I seek for suns of former years
But clouds o'ercast my skies.

Yes--Memory, wherefore does thy voice
Bring old times back to view,
As thou wouldst bid me not rejoice
In thoughts and prospects new?

I'll thank thee, Memory, in the hour
When troubled thoughts are mine--
For thou, like suns in April's shower,
On shadowy scenes wilt shine.

I'll thank thee when approaching death
Would quench life's feeble ember,
For thou wouldst even renew my breath
With thy sweet word 'Remember'!

Branwells sketch,,,GriefImage

Only about one-tenth of Branwell's writings have survived. Of those writings known to exist, most were privately printed up to the early 1930s. The first full-length work to appear in print was Branwell's translation of the first book of Horace's Odes (1923), a work highly praised. The following year saw the publication of the prose fragment And the Weary Are at Rest, which Branwell composed circa 1845, reflecting his sorrowful involvement at the Robinson household.
This emphasis on the self and on his emotions, particularly the dark side of human emotions, is typical of Branwell's subject matter. Above all, he was introspective, dwelling on the affections of his childhood and his sorrow over the deaths of his sisters. He wrote of painful subjects, including the futility of human beings to experience joy amidst all of life's suffering. In his poem “Misery I,” written in 1835 after returning home from his unsuccessful London trip, he gave words to the memory of his grief over Maria's death some twelve years earlier. He also described his immense despair over having been ignored by Blackwood's magazine, which failed to respond to three letters he had sent in the hopes of joining their staff. In his poem “Misery II,” written in 1836, Branwell brought up the issues of judgment and damnation and explored his religious doubts and cynicism, strong ideas for a young man who had been brought up in an exceptionally religious household. The theme of guilt also figures prominently in the poems written after his failed trip to London.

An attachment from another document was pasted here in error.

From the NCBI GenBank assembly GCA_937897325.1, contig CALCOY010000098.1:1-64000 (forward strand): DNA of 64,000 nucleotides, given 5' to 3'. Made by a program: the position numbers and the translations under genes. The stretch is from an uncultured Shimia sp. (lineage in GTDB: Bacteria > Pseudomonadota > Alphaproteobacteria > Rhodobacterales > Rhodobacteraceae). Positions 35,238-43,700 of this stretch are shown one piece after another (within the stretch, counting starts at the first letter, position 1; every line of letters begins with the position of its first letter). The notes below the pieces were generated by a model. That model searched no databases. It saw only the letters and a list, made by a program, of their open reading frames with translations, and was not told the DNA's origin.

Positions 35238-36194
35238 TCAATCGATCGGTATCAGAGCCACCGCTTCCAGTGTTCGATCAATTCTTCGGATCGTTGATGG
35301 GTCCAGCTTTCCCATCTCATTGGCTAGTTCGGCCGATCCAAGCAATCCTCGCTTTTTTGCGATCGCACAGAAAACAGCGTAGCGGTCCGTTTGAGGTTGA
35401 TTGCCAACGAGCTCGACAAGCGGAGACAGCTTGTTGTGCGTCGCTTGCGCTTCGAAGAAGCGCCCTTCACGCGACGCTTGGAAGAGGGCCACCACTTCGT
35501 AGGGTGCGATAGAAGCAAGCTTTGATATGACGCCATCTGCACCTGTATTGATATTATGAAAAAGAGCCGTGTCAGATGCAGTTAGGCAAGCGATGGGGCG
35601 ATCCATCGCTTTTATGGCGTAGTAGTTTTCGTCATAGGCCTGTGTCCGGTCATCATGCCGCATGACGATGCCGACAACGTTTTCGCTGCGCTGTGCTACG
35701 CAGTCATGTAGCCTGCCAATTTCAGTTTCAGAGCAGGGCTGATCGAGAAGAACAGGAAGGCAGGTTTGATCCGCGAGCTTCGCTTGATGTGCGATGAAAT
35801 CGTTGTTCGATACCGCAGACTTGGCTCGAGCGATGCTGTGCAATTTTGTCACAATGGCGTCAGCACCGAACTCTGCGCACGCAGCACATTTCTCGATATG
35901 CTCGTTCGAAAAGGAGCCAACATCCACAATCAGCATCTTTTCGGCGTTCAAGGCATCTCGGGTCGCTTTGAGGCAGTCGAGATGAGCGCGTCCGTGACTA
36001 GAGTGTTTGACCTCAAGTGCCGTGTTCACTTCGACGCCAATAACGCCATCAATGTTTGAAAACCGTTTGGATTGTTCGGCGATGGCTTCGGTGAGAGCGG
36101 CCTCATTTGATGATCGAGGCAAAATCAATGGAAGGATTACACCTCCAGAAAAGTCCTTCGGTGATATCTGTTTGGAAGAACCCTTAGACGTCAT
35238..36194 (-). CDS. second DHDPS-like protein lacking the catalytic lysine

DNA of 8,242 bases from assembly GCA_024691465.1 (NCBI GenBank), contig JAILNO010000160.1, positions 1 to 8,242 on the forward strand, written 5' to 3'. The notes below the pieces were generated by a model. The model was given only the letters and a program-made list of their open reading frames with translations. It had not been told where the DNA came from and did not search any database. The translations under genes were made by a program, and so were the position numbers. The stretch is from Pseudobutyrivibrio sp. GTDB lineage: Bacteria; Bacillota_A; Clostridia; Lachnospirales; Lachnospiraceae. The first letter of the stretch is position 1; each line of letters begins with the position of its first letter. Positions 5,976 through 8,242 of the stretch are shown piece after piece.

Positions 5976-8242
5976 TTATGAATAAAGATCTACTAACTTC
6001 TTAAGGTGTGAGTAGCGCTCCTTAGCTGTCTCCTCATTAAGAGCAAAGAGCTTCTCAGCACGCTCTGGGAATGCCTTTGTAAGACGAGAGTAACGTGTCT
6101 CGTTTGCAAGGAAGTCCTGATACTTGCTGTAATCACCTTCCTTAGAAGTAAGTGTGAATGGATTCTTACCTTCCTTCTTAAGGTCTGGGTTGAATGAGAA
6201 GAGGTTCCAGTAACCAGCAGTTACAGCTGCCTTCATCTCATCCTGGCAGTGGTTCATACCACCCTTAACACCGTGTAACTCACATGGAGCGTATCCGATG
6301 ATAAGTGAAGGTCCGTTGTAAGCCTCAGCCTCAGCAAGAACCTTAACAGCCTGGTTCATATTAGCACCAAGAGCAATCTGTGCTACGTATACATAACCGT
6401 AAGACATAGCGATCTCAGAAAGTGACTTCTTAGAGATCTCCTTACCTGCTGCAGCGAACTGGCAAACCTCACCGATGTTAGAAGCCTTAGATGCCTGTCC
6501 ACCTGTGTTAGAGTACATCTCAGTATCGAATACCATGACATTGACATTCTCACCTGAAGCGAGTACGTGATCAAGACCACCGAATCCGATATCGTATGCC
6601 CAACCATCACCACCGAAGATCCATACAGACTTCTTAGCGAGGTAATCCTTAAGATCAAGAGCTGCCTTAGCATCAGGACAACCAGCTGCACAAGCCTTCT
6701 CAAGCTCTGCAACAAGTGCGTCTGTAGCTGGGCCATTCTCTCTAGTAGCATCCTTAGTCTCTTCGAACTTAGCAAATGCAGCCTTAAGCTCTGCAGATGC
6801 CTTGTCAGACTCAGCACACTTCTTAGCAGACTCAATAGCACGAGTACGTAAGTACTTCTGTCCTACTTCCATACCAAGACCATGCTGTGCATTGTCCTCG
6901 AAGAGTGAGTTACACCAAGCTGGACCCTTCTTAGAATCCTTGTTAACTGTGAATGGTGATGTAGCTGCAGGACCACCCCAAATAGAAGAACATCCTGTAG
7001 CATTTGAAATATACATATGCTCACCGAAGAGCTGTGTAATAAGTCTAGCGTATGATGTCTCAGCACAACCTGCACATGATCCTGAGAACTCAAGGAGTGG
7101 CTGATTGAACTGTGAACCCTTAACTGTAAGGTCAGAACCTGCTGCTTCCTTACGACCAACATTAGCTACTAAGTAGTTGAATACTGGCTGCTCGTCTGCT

Branwell's most important work is his continuous biography of Alexander Percy, a larger-than-life sinner who searches for liberty and freedom. Percy is a character in Branwell's Angrian writings, a body of tales set in a vast, colonial English society undergoing the establishment of a monarchy. Revolving around the basic conflict between order and anarchy, the tales involve wars and uprisings, political manipulations and powerful greed, wild carousing, and sorrowful romantic liaisons. Containing several long stories including the fictional chronicles The Life of … Northangerland (written in 1835) and Real Life in Verdopolis (written in 1833), as well as some poems, the Angrian writings feature the dramatic and extraordinary character of Percy, also known as the Earl of Northangerland, Lord Elrington, or the Rogue. A ruthless man without virtue, Percy has his roots in Milton's Lucifer, an indomitable anti-hero with an unrestrained appetite. Branwell was fascinated with Percy, as he was with the entire Angrian kingdom, and eventually described the melodramatic character as his alterego.